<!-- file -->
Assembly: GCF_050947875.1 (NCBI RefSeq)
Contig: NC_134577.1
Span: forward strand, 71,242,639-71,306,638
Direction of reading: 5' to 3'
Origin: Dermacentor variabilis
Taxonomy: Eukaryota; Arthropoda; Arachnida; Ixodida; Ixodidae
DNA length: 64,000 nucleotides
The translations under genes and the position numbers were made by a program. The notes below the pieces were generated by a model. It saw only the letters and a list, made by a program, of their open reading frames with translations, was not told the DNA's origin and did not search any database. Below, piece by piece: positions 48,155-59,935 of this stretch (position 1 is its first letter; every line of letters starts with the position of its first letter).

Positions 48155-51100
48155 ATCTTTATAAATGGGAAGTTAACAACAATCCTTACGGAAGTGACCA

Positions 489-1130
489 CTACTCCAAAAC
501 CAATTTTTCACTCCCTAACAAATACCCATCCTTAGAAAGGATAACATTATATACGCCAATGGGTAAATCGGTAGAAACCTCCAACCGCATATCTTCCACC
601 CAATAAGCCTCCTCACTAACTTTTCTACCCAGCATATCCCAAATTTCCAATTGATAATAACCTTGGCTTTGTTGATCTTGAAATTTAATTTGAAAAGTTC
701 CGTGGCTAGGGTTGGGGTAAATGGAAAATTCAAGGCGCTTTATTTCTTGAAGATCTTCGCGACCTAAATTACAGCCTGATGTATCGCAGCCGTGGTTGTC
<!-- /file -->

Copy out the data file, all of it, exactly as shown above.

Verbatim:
Assembly: GCF_050947875.1 (NCBI RefSeq)
Contig: NC_134577.1
Span: forward strand, 71,242,639-71,306,638
Direction of reading: 5' to 3'
Origin: Dermacentor variabilis
Taxonomy: Eukaryota; Arthropoda; Arachnida; Ixodida; Ixodidae
DNA length: 64,000 nucleotides
The translations under genes and the position numbers were made by a program. The notes below the pieces were generated by a model. It saw only the letters and a list, made by a program, of their open reading frames with translations, was not told the DNA's origin and did not search any database. Below, piece by piece: positions 48,155-59,935 of this stretch (position 1 is its first letter; every line of letters starts with the position of its first letter).

Positions 48155-51100
48155 ATCTTTATAAATGGGAAGTTAACAACAATCCTTACGGAAGTGACCA

Positions 489-1130
489 CTACTCCAAAAC
501 CAATTTTTCACTCCCTAACAAATACCCATCCTTAGAAAGGATAACATTATATACGCCAATGGGTAAATCGGTAGAAACCTCCAACCGCATATCTTCCACC
601 CAATAAGCCTCCTCACTAACTTTTCTACCCAGCATATCCCAAATTTCCAATTGATAATAACCTTGGCTTTGTTGATCTTGAAATTTAATTTGAAAAGTTC
701 CGTGGCTAGGGTTGGGGTAAATGGAAAATTCAAGGCGCTTTATTTCTTGAAGATCTTCGCGACCTAAATTACAGCCTGATGTATCGCAGCCGTGGTTGTC